Endangered baby gorilla rescued from smugglers
Ihirwe, or Luck, the gorilla is receiving care at a Rwanda veterinary facility.
August 9th, 2011
01:32 PM ET

Endangered baby gorilla rescued from smugglers

The infant gorilla's name is certainly appropriate - Ihirwe in the African language of Kinyarwanda, which translates to luck in English.

Rwandan authorities rescued the year-old primate Sunday night as poachers tried to smuggle her into Rwanda from the neighboring Democratic Republic of Congo, the World Wildlife Fund said Tuesday.

Mountain gorillas are critically endangered with fewer than 800 remaining in the wild in the mountains of the Democratic Republic of Congo, Rwanda and Uganda.

“The good news is that this infant was rescued before it was too late and is now in good hands. The bad news is that people believe there is a market for baby mountain gorillas and are willing to break laws and jeopardize the fate of a critically endangered species at the chance for profit,” Eugène Rutagarama, director of the International Gorilla Conservation Project, said in a statement. The project is a coalition of the World Wildlife Fund, African Wildlife Foundation and Flora & Fauna International.

The alleged smugglers, men from both Rwanda and the Congo, are in Rwandan custody, according to the World Wildlife Fund. The conservation coalition is working with Rwandan and Congolese authorities on an investigation into a possible smuggling network.

Authorities had not determined which family group the orphaned gorilla came from or if any other gorillas had been harmed by the smugglers.

Ihirwe is under the care of veterinarians of the Mountain Gorilla Veterinary Project in Kinigi, Rwanda.

“She will go through a 30-day quarantine period, and hopefully will return to DR Congo at Virunga National Park’s Senkwekwe Center where she can join orphan gorillas Maisha, Kaboko, Ndeze and Ndakasi," veterinarian Jan Ramer said in the statement. "We are cautiously optimistic for this little one - she is tense, but accepting of people, and is eating. All good signs for her eventual recovery.”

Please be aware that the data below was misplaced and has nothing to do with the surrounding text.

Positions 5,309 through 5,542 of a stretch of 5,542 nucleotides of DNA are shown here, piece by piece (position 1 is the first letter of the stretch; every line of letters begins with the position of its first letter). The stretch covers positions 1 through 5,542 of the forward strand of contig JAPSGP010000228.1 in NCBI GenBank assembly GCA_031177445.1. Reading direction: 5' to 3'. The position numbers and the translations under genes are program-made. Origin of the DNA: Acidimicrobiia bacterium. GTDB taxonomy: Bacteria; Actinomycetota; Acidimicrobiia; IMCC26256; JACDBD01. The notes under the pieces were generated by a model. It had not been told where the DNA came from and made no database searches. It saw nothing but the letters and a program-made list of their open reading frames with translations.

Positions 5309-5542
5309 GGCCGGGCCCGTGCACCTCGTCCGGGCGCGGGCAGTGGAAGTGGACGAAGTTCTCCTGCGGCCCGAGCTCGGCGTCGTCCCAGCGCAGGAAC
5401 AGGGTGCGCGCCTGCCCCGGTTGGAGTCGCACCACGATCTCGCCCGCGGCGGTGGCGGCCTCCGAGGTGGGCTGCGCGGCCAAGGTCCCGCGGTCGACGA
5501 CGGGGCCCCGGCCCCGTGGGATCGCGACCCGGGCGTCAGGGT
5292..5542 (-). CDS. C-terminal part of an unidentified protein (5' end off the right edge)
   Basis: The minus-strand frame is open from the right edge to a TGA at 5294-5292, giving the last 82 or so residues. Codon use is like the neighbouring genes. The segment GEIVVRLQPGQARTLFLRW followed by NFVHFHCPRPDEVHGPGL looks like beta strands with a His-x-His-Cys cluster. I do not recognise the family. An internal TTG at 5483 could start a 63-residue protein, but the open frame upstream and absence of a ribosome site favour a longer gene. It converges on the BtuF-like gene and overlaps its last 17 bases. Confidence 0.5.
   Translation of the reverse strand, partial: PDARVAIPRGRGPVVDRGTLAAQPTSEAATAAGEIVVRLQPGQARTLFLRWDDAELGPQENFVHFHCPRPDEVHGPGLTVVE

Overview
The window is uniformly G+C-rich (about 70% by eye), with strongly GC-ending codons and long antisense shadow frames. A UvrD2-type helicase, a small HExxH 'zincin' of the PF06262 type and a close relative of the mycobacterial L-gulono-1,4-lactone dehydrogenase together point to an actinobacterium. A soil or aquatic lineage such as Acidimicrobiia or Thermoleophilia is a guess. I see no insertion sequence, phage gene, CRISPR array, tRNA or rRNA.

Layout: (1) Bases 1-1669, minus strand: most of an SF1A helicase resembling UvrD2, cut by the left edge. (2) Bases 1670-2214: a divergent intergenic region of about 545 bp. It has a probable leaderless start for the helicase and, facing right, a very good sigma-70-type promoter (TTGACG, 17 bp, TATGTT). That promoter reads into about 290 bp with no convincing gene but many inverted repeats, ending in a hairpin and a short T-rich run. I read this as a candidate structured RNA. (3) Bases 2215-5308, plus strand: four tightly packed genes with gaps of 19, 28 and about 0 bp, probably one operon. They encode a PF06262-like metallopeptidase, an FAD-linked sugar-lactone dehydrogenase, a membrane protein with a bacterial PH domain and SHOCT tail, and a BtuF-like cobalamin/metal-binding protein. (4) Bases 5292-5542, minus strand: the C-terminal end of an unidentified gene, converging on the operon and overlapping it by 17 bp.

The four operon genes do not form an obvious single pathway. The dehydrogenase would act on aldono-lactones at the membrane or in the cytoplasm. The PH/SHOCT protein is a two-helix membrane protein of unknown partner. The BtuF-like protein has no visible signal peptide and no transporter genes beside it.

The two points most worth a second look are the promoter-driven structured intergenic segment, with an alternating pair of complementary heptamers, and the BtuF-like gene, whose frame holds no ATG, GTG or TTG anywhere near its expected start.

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Filed under: Animals • Democratic Republic of Congo • Gorillas • Rwanda • Uganda • World
soundoff (241 Responses)
  1. Daywalker54

    Wow...after reading some of these posts I can only hope that we are some alien experiment gone awry and they wipe the slate clean before more racism, abuse and atrocities are inflicted on their guinea pigs.

    August 10, 2011 at 9:17 am | Report abuse |
  2. Joe Blow

    Can we eat them??

    August 10, 2011 at 9:23 am | Report abuse |
  3. D Adam

    For the most part we humans have proved that we are not fit to take care of this planet and its inhabitants.

    August 10, 2011 at 9:29 am | Report abuse |
    • Melissa

      I agree with you 100%.

      August 10, 2011 at 9:32 am | Report abuse |
    • Frank

      No doubt about it. Humans are proving that we as a species might also be a failure, unless we change and work together for the benefit of all.

      August 10, 2011 at 9:35 am | Report abuse |
    • Tyokol

      Ridiculous, those who rescued the Gorilla are humans. Your radicalism has made you lose perspective.

      August 10, 2011 at 11:46 am | Report abuse |
    • Melissa


      August 10, 2011 at 2:36 pm | Report abuse |
  4. Ruth

    May God repay the doer of what is bad according to his own badness!!!

    August 10, 2011 at 1:58 pm | Report abuse |
  5. Rebecca

    This is a sad story for the humans and the gorillas. The veterinarians are doing a superb job but I wonder what will happen to this baby. Will she be rehabilitated enough to then be introduced into the wild only to have her baby caught by poachers? The poachers are not always the evil people that they are made out to be in the media. They are sometimes just trying to feed their own families and simply are uneducated. Perhaps the people of this area will start to appreciate what is in their own backyard and preserve it. But, only if they can have a quality of life without that temptation for a quick few dollars' profit! It is so easy for us to sit in our offices and judge the poachers. Try to have some understanding for the magnitude of this problem. Kudos to the Gorilla Doctors!

    August 11, 2011 at 10:27 pm | Report abuse |
  6. Wild uganda safaris

    How can we help in her rehabilitation?. If there is a fund we are willing to offer the little support we can.

    August 31, 2011 at 2:30 pm | Report abuse |
  7. Uganda safaris

    This information find the various gorilla dance in same forest location.All user can understanding for easy reach the forest place Uganda safaris.

    October 24, 2011 at 6:54 am | Report abuse |
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